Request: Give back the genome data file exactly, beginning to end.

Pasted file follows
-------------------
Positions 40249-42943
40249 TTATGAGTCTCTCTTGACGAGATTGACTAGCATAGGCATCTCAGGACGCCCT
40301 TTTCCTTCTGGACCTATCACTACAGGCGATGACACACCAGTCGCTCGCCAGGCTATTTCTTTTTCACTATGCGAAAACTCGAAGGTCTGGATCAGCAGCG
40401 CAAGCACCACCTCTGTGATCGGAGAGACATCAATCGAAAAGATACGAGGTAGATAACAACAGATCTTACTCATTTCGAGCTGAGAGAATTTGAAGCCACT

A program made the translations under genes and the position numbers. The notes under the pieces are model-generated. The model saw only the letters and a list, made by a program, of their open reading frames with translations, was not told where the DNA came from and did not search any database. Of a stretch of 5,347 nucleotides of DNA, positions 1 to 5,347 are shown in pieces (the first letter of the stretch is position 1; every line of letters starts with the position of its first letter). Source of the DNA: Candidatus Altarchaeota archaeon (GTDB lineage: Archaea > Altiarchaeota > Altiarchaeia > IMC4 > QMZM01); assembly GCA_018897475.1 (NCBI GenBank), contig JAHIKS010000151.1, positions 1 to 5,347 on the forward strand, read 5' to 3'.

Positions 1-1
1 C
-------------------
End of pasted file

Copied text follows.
Positions 40249-42943
40249 TTATGAGTCTCTCTTGACGAGATTGACTAGCATAGGCATCTCAGGACGCCCT
40301 TTTCCTTCTGGACCTATCACTACAGGCGATGACACACCAGTCGCTCGCCAGGCTATTTCTTTTTCACTATGCGAAAACTCGAAGGTCTGGATCAGCAGCG
40401 CAAGCACCACCTCTGTGATCGGAGAGACATCAATCGAAAAGATACGAGGTAGATAACAACAGATCTTACTCATTTCGAGCTGAGAGAATTTGAAGCCACT

A program made the translations under genes and the position numbers. The notes under the pieces are model-generated. The model saw only the letters and a list, made by a program, of their open reading frames with translations, was not told where the DNA came from and did not search any database. Of a stretch of 5,347 nucleotides of DNA, positions 1 to 5,347 are shown in pieces (the first letter of the stretch is position 1; every line of letters starts with the position of its first letter). Source of the DNA: Candidatus Altarchaeota archaeon (GTDB lineage: Archaea > Altiarchaeota > Altiarchaeia > IMC4 > QMZM01); assembly GCA_018897475.1 (NCBI GenBank), contig JAHIKS010000151.1, positions 1 to 5,347 on the forward strand, read 5' to 3'.

Positions 1-1
1 C